Dr. Trevor Hancock is a retired professor and senior scholar at the University of Victoria’s School of Public Health and Social Policy
Last week, I described some of the local “seeds” working to create a One Planet Region in the second-largest part of our ecological footprint — transportation. About three-quarters of the transport footprint is due to private vehicle use, most of which uses fossil fuels. Thus, we have seen a growing interest in electric vehicles, which not only avoid carbon dioxide emissions from the tailpipe but also reduce other vehicle-related air pollution.
This makes a lot of sense in B.C., because our electricity source is 90 per cent hydro, and makes even more sense if the vehicles are powered using renewable solar or wind power. However, it makes less sense in places like Alberta, where coal fuels half of electricity generation and natural gas about 40 per cent. In that case, EVs just move the source of carbon dioxide and other air pollutants to the even dirtier electricity-generating stations.
There are many local groups that are working to make private vehicle use more environmentally friendly. These include the Victoria EV Club, which shares news, organizes events and provides information and support. A November 2019 B.C. government report noted EV sales in B.C. are the highest per capita in North America and were higher still in this region, accounting for almost 10 per cent of vehicles sold in the first nine months of 2019. In an interview with CTV News, Glenn Garry with the Victoria EV Club pointed out an important local benefit: “All the money you spend on [fuel for] your EV stays in British Columbia.”
Then there is Modo, which is a car-sharing co-op that operates in this region and the Lower Mainland. They report that “for every Modo, nine to 13 private cars are removed from our streets” and that “using car-share services is shown to reduce greenhouse gas emissions between 30 to 50 per cent”; all this while saving money for their members and paying a living wage to their staff.
However, another recent innovation, “transportation network companies” such as Uber and Lyft, appears not to be the answer, at least in large cities. A September 2019 commentary by Transport and Environment, Europe’s leading clean-transport campaign group, noted several studies from the U.S. found “they are adding more cars to the road, increasing air pollution and CO2 emissions that cause global warming.” They might also be competing with public transit, resulting in fewer riders and more cars on the road; Transport and Environment also noted that “Uber said in a share-offer document earlier this year that it views public transport as a competitor.” Overall, said Yoann Le Petit, T&E’s mobility officer, the ride-hailing approach might be a good business model, “but it’s not working for society.”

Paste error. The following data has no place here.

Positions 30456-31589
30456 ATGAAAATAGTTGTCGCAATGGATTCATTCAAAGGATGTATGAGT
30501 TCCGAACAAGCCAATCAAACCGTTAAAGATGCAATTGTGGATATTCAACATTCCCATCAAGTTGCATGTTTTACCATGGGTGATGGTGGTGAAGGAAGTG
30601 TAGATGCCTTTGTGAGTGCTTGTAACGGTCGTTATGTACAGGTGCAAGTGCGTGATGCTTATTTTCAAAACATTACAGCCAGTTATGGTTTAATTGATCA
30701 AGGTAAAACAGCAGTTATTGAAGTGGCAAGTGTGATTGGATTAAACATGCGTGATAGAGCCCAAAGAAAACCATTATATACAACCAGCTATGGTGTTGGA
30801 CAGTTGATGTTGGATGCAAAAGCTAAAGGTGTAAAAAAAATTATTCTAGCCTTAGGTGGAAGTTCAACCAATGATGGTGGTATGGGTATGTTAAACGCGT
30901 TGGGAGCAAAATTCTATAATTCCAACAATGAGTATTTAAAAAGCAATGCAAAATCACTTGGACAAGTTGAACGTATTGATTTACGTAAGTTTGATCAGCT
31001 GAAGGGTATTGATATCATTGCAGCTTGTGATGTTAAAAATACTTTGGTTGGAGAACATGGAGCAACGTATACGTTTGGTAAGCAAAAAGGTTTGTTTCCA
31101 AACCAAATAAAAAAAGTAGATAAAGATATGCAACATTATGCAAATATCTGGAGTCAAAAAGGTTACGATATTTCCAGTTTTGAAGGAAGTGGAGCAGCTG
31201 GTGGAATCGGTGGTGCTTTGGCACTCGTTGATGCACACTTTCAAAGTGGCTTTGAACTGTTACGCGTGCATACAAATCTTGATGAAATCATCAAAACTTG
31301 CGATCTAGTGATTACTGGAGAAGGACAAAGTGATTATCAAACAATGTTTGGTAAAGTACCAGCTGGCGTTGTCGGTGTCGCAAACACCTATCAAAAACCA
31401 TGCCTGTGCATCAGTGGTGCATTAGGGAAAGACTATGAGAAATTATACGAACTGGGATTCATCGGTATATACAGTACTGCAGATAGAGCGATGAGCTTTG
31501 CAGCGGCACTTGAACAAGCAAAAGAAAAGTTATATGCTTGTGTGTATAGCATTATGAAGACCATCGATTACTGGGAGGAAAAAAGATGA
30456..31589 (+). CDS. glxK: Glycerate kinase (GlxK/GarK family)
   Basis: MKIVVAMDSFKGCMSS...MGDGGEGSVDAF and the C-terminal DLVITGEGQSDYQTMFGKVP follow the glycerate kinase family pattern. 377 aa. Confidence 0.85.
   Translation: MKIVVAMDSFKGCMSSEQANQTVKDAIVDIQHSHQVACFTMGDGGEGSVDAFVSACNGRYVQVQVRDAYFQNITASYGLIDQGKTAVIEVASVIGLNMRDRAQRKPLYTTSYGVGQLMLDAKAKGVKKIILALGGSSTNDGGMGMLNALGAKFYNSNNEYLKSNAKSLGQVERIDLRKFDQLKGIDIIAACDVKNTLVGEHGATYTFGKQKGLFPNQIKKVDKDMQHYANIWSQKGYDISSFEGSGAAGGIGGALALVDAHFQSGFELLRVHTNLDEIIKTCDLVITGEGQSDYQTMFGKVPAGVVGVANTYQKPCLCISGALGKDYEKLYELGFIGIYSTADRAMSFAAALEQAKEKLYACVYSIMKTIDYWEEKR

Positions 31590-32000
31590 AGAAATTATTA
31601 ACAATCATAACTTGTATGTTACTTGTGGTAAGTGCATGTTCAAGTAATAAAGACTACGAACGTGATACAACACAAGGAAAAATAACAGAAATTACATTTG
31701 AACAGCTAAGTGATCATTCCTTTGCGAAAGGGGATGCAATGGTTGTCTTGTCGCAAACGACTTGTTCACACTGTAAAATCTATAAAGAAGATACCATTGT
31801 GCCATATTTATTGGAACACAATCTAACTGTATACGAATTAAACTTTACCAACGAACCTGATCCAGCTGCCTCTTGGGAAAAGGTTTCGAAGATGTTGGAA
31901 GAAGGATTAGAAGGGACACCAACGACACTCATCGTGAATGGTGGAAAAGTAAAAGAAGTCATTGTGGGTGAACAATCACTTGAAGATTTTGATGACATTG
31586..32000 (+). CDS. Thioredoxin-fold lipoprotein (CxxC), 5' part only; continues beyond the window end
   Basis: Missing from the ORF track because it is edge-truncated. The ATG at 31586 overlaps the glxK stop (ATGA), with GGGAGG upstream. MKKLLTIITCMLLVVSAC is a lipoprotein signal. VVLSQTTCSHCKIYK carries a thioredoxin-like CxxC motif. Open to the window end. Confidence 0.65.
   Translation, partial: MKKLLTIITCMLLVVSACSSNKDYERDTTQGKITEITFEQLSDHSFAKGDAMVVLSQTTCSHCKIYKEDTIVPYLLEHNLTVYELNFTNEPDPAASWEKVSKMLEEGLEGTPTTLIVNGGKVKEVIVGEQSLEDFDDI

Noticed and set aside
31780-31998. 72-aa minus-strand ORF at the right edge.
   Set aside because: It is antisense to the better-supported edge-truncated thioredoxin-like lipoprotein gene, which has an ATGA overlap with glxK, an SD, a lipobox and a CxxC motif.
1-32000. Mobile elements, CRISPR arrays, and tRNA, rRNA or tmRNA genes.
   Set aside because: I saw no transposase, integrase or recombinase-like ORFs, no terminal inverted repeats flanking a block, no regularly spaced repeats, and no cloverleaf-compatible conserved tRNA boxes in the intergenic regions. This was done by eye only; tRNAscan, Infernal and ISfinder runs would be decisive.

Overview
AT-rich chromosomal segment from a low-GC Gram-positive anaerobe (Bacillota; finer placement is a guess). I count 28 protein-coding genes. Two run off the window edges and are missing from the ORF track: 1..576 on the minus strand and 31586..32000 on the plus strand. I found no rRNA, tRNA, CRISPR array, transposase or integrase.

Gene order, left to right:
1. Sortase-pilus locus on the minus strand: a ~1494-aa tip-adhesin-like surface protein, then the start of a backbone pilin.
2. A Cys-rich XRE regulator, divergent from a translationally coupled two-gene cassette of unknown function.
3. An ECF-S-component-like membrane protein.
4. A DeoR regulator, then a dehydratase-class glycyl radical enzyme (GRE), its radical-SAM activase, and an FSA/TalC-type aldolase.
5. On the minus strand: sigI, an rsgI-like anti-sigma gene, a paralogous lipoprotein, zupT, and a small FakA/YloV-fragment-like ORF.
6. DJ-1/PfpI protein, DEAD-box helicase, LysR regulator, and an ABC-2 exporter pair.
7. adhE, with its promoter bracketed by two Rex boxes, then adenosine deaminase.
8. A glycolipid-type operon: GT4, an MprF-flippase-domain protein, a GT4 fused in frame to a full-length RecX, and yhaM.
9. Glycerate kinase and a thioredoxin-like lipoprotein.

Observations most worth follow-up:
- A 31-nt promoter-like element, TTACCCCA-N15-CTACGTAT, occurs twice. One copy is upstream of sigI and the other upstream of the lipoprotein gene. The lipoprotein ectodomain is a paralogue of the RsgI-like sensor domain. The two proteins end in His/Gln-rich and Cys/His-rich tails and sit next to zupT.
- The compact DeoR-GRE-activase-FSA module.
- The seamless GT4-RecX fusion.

However, while electric vehicles will lower carbon emissions and air pollution, they will not reduce the other main adverse impacts of private vehicles, which include injuries and lack of physical activity in addition to congestion and stress. Only better urban planning — creating more compact and mixed-use communities where people can work near where they live — and good public transportation will do that, coupled with support for active transportation and tele-commuting.
Thus other important seeds of a One Planet Region in the mobility and transportation area are the organizations that are working to reduce the use of cars through support for active transportation, which means walking, biking, skateboarding and public transit. These include the Greater Victoria Placemaking Network, which works to create “vibrant public places that promote health, happiness and well-being”; Walk On, Victoria, which is Greater Victoria’s pedestrian advocacy group; the Better Transit Alliance, which advocates for “a convenient, reliable, and affordable transit system” in Greater Victoria; and the Greater Victoria Cycling Coalition.
This last group, of course, has been a key player in the creation of bike lanes, which in spite of all the grumbling in some quarters are an important part of our future transportation system and should be welcomed as such. We should make walking and biking the top of the transportation hierarchy along with public transit, with cars as the lowest priority. That can’t be achieved overnight, but it makes sound environmental, health and economic sense, and we have the seeds of that approach in place.